As Pride offers activities far and wide across the nation this June, the start of Summer invites celebrations around the world across the season.
From extravagant parades to some more interesting attempts at showing their rainbow colors, Pride aims to bring people together, in their own homes and out on the streets to celebrate who they are, and who they love.
Wherever you are in the world and however you identify yourself with the motions, try out one of these movies to immerse yourself in an intoxicating world of love, of pride.
If it ain’t broke, never stop watching it. There is a reason that on a list like this, a trip to Brokeback Mountain feels obligatory. The neo-western romantic drama changed the face of onscreen romance in 2005, as Hollywood sweethearts Jake Gyllenhaal and Heath Ledger played the cowboys who meet and live a tumultuous and complex love.
In fact based on a short story written in 1997, Brokeback Mountain still stands the test of time and gave the widely heteronormative genre that is the western a brand new interpretation, and added a new chord to the romantic melodrama in its open and heartbreaking portrayal of homosexuality.
Blue Is The Warmest Color
Where Brokeback Mountain revolutionized genres in a subversion of masculinity onscreen, Blue Is The Warmest Color gave an unflinching and all-consuming glimpse into a blistering romance between two women.
Abdellatif Kéchiche’s three-hour odyssey follows Adèle (the film’s original title simply being La Vie D’Adèle) as she is swept up into a sea of blue and a world of sexual exploration, at first foreign, but ultimately life-changing. The film is shot in a visceral proximity, bringing every sense to life in a journey of self-discovery onscreen and off.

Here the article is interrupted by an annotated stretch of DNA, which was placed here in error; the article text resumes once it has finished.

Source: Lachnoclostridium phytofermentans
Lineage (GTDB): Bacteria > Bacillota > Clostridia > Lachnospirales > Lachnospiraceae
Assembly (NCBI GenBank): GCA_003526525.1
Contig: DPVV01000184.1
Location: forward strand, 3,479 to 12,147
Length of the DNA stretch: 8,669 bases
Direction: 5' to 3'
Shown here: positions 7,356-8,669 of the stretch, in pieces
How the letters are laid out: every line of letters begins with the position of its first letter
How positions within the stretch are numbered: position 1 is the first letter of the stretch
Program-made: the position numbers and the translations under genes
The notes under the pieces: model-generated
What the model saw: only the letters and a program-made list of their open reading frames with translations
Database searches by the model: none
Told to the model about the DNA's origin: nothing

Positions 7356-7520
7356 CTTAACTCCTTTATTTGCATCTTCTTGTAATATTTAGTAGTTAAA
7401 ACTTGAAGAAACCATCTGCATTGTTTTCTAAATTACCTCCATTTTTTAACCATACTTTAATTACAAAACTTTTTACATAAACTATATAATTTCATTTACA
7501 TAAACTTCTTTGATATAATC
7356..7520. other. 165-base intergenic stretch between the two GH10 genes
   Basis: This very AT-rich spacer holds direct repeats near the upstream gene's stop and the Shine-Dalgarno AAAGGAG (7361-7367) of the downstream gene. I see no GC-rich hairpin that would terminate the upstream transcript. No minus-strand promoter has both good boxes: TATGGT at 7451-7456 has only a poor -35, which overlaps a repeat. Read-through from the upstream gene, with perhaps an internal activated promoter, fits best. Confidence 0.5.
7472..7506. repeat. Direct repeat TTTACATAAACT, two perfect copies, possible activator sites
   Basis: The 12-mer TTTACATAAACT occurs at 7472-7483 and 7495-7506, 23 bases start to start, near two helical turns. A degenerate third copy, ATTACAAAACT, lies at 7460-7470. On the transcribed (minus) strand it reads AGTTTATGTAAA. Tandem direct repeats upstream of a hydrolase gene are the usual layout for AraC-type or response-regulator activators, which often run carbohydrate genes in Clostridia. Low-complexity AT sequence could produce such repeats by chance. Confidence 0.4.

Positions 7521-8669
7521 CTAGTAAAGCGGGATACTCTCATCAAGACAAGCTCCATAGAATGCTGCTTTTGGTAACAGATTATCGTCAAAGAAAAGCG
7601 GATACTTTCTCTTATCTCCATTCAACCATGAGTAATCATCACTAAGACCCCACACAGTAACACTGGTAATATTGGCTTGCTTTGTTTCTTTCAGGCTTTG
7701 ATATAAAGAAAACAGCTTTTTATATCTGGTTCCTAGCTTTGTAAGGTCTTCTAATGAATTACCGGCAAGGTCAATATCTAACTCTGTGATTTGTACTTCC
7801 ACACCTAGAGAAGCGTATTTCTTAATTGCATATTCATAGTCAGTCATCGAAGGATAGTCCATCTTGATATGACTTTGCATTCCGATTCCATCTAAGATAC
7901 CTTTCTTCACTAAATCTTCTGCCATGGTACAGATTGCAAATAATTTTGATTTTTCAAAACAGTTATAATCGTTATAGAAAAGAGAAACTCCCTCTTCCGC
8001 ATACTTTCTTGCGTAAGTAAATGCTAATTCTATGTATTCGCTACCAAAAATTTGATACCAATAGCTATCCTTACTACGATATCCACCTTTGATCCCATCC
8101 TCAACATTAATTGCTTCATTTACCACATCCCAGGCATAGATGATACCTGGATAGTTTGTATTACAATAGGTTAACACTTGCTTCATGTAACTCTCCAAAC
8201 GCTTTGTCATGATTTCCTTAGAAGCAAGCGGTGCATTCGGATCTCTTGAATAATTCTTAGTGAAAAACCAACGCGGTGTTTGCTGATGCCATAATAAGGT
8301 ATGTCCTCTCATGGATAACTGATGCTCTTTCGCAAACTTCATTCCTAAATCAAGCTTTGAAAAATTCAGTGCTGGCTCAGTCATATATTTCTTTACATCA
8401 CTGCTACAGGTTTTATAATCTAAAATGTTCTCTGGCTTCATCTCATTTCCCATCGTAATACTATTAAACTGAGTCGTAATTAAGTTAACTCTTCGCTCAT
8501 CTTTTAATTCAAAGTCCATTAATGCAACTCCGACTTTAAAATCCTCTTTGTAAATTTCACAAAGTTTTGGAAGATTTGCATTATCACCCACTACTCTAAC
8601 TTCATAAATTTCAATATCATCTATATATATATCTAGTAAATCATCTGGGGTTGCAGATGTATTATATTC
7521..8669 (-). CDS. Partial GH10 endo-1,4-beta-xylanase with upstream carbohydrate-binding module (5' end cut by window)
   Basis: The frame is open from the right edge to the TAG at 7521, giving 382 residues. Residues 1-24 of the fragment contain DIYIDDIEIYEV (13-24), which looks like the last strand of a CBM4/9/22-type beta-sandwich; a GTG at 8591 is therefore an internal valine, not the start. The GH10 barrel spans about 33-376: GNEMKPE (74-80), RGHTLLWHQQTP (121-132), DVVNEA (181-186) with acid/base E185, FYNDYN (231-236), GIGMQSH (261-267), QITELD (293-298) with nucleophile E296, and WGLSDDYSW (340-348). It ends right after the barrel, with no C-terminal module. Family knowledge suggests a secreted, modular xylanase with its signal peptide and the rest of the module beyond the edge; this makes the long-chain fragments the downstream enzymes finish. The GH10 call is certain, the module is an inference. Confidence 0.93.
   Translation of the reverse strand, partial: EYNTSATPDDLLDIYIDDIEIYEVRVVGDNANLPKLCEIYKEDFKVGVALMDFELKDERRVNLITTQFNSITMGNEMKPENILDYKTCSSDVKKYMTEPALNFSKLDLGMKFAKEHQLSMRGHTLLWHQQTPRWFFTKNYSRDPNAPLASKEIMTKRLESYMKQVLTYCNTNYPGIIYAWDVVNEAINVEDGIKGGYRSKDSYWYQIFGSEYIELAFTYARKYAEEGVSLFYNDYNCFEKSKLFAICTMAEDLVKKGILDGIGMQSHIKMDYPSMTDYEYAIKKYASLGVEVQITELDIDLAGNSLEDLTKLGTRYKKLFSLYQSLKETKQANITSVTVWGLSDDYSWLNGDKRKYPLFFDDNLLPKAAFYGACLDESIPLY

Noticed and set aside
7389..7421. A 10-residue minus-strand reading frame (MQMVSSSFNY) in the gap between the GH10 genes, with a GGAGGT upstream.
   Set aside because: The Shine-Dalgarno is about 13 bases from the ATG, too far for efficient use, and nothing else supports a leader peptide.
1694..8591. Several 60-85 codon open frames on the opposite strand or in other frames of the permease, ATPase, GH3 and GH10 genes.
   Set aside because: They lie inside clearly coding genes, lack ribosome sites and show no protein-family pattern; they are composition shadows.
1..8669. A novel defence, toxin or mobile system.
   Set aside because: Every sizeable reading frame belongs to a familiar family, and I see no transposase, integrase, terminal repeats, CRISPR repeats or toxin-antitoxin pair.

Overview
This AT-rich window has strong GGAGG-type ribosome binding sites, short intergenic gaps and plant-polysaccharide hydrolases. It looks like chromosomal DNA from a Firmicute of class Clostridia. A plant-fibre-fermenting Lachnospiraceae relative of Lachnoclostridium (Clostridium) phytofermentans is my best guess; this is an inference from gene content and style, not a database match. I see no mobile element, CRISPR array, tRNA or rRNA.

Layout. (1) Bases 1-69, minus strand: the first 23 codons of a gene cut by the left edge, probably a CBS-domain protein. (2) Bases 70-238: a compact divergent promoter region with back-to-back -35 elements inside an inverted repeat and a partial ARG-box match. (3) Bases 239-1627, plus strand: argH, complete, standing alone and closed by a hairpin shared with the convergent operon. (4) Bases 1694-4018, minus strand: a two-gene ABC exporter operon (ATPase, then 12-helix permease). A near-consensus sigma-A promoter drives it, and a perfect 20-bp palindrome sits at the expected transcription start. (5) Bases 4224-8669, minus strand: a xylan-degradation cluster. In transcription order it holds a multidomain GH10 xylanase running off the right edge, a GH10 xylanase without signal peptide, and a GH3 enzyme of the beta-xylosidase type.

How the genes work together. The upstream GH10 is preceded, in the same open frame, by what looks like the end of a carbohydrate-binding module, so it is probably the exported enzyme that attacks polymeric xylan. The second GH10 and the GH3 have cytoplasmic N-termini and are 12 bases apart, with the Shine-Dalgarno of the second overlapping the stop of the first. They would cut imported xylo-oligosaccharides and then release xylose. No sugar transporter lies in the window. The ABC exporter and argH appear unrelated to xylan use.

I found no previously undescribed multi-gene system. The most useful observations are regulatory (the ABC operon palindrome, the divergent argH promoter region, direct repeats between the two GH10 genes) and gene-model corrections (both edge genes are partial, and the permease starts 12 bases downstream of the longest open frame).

Pixar has been reprimanded by GLAAD in the past for lacking in diversity across its filmography. The recent live-action Beauty and the Beast offered to change the game, if only slightly, with a minor subplot for openly gay sidekick LeFou.
However, while not placing a same-sex romance at the core of its narrative, Finding Dory did raise suspicions from the two women seen with a stroller in the trailer. Viewers speculated as to the nature of their relationship, and the film’s producers left questions unanswered. Following this, Ellen Degeneres teased the appearance of a transgender stingray in the movie (to be named ‘Sting-Rhonda’).
While there were no confirmations to either possibility, and it remains to be seen whether De Generes was actually joking, the movie still offers a strong sequel with a message that extends past the trials and tribulations of heterosexual romance.
Todd Haynes’ stylish and seductive drama saw Cate Blanchett dazzle Rooney Mara in a festive love affair between a married woman and a shop clerk. The chemistry between the pair is unlikely, and through its somewhat period but timeless script, based on novel The Price of Salt, the movie feels like an urban fairytale with a groundbreaking love story.
While the story rarely strays from a standard romantic encounter sprinkled with obstacles, its unfliching representation of passionate love, which doesn’t actually acknowledge gender as the biggest hindrance, is utterly mesmerizing. Onscreen then unfolds a gorgeous, all-consuming love affair.
Stranger By The Lake
Across the border, French director Alain Guiraudie cooked up a storm with the fascinating Stranger by the Lake. Franc falls in love with an attractive man by the local lake, but their affair is soon tinged with danger.
A Hitchock-esque thriller meets a sharp sense of humor as sexual tension ripples off the screen. In a comfortable 1h41, Stranger By The Lake sets itself up as an electric romance filled with suspense and seduction.
May 2017 mark the first year that Moonlight joins the ranks of the greats, never to be forgotten again. This year’s Best Picture winner is a stunning snapshot into the life of Little, Black, Chiron, the man struggling with his identity and his sexuality.
To be celebrated for its bravery, diversity and so much more, Moonlight celebrates pride and celebrates difference. In their acceptance speech for Best Adapted Screenplay, Barry Jenkins and Tarell Alvin McCraney echoed the film’s message: “This goes out to all those black and brown boys and girls and non-gender conforming who don’t see themselves, we are trying to show you, you and us, so thank you, thank you, this is for you.”
Throughout this month but throughout the whole year, with these films and with each other, it’s time to celebrate Pride.
Originally published on Konbini